Seb Beloe writes on the WHEB Group blog (republished with kind permission): When I started my career working for an environmental consultancy in the late 1990s one of my first projects was to analyse the world’s entire library of corporate environmental reports. It didn’t take long – only about 100 reports were being produced at the time. Most of these provided a thin veneer of ‘greenwash’, though some, like the Body Shop’s ‘Values Report’ ran to several hundred pages and could only be purchased in hard copy!
Needless to say things have changed substantially since then. KPMG’s 2013 analysis of company reporting counted more than 40,000 reports from 41 countries. According to the research 91% of the UK’s largest companies produced a corporate responsibility, environmental or sustainability report in 2013. In the US the equivalent figure was 86%, in Japan it was 98% and even in Kazakhstan, 25% of the country’s largest companies produced a corporate responsibility or equivalent report. In some countries of course, producing such a report is mandated and so coverage is essentially universal among large companies (for example in France, Denmark and South Africa).
ESG Integration: the ‘cause célèbre’ of responsible investing
Back in the 1990s, the investment world was largely ignorant of the still nascent efforts by companies to report on their environmental and social impacts. ‘ESG’ did not yet exist and in any case using it in investment would have been impossible with so few companies reporting on these issues, and even fewer providing any useful data.
Today of course, ethical investing, as defined by negative exclusionary screens has been overtaken by ‘ESG integration’ which has increasingly become the ‘cause célèbre’ for responsible investing. Nowhere is this clearer than in the evolution of the UN Principles for Responsible Investment (UN-PRI) where the ‘Integration of ESG’ is no less than the first of the six core principles.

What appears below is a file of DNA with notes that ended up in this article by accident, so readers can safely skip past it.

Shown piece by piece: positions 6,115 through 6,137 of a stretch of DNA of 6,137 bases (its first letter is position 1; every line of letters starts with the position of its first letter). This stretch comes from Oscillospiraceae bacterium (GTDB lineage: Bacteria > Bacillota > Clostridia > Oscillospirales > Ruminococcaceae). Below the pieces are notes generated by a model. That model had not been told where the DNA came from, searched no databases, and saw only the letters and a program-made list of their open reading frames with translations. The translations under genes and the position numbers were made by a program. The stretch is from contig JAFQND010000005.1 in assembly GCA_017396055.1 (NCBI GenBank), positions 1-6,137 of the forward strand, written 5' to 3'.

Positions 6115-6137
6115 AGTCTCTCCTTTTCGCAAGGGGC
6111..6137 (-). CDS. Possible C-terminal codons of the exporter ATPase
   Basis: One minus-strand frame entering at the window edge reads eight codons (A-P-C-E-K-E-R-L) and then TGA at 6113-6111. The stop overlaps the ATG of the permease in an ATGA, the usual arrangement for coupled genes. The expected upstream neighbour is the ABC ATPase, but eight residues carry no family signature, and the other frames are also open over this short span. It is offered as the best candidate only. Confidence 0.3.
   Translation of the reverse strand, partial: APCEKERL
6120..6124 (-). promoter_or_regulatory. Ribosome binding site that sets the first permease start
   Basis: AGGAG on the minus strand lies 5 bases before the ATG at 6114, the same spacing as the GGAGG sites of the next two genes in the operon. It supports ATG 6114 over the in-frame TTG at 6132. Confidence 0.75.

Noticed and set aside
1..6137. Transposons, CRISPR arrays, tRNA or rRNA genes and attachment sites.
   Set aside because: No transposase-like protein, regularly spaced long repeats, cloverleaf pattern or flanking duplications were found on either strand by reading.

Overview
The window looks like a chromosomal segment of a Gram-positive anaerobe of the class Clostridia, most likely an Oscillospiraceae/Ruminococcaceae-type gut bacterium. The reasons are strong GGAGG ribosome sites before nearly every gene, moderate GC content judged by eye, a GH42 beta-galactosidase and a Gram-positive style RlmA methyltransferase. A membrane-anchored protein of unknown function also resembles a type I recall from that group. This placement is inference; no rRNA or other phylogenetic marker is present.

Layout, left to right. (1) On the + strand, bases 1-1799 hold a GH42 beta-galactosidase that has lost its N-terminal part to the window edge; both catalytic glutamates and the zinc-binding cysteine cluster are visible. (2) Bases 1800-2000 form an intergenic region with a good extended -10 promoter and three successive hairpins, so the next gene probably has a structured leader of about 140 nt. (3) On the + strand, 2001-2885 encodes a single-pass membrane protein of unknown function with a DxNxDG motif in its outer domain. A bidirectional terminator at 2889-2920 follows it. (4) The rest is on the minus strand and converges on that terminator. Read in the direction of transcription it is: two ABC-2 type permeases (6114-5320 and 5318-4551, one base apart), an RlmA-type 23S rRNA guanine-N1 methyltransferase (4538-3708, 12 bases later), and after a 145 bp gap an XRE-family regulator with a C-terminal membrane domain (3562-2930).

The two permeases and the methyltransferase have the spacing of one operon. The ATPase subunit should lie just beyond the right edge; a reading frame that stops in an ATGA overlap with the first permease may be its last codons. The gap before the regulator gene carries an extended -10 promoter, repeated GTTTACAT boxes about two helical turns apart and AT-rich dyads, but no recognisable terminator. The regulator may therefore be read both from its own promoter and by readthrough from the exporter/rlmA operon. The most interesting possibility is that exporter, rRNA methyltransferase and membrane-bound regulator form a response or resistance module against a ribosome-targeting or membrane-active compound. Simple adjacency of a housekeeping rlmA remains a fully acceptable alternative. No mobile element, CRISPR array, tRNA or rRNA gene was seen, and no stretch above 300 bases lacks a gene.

In fact, after a cursory look at the UN-PRI, you would be forgiven for thinking that ESG integration is now a fully mainstream part of the investment agenda. The UN-PRI now counts its members in the thousands and their assets in the trillions (US$59 trillion at the last count). What’s more, the most recent assessment of signatories indicates that over 50% received either an ‘A’ or an ‘A+’ for the quality of their ESG integration.
ESG is focused on process, but sustainability is also about product
In the push to establish ESG as a core part of investment decision-making, this seems to suggest strong grounds for optimism, if not outright celebration. Unfortunately, we should be rather less sanguine about these results.
The stated goal of the UN-PRI is to ‘understand the implications of sustainability for investors and support signatories to incorporate these issues into their investment decision making and ownership practices’. ESG integration is certainly an important tool in understanding ‘the implications of sustainability for investors’. It is core to our own investment philosophy at WHEB Asset Management and helps us, we believe, to identify higher quality companies that are more likely to outperform peers who are less adept at managing these issues.
The problem is that ESG integration has become short-hand for sustainability as a whole. ESG analysis, as currently practiced by much of the market, focuses almost exclusively on internal policies and processes at a company and pays little attention to the environmental or social impact of the product. Ironically, this represents a complete volte-face from the ethical investing forerunners of the UN-PRI who looked at nothing but the product.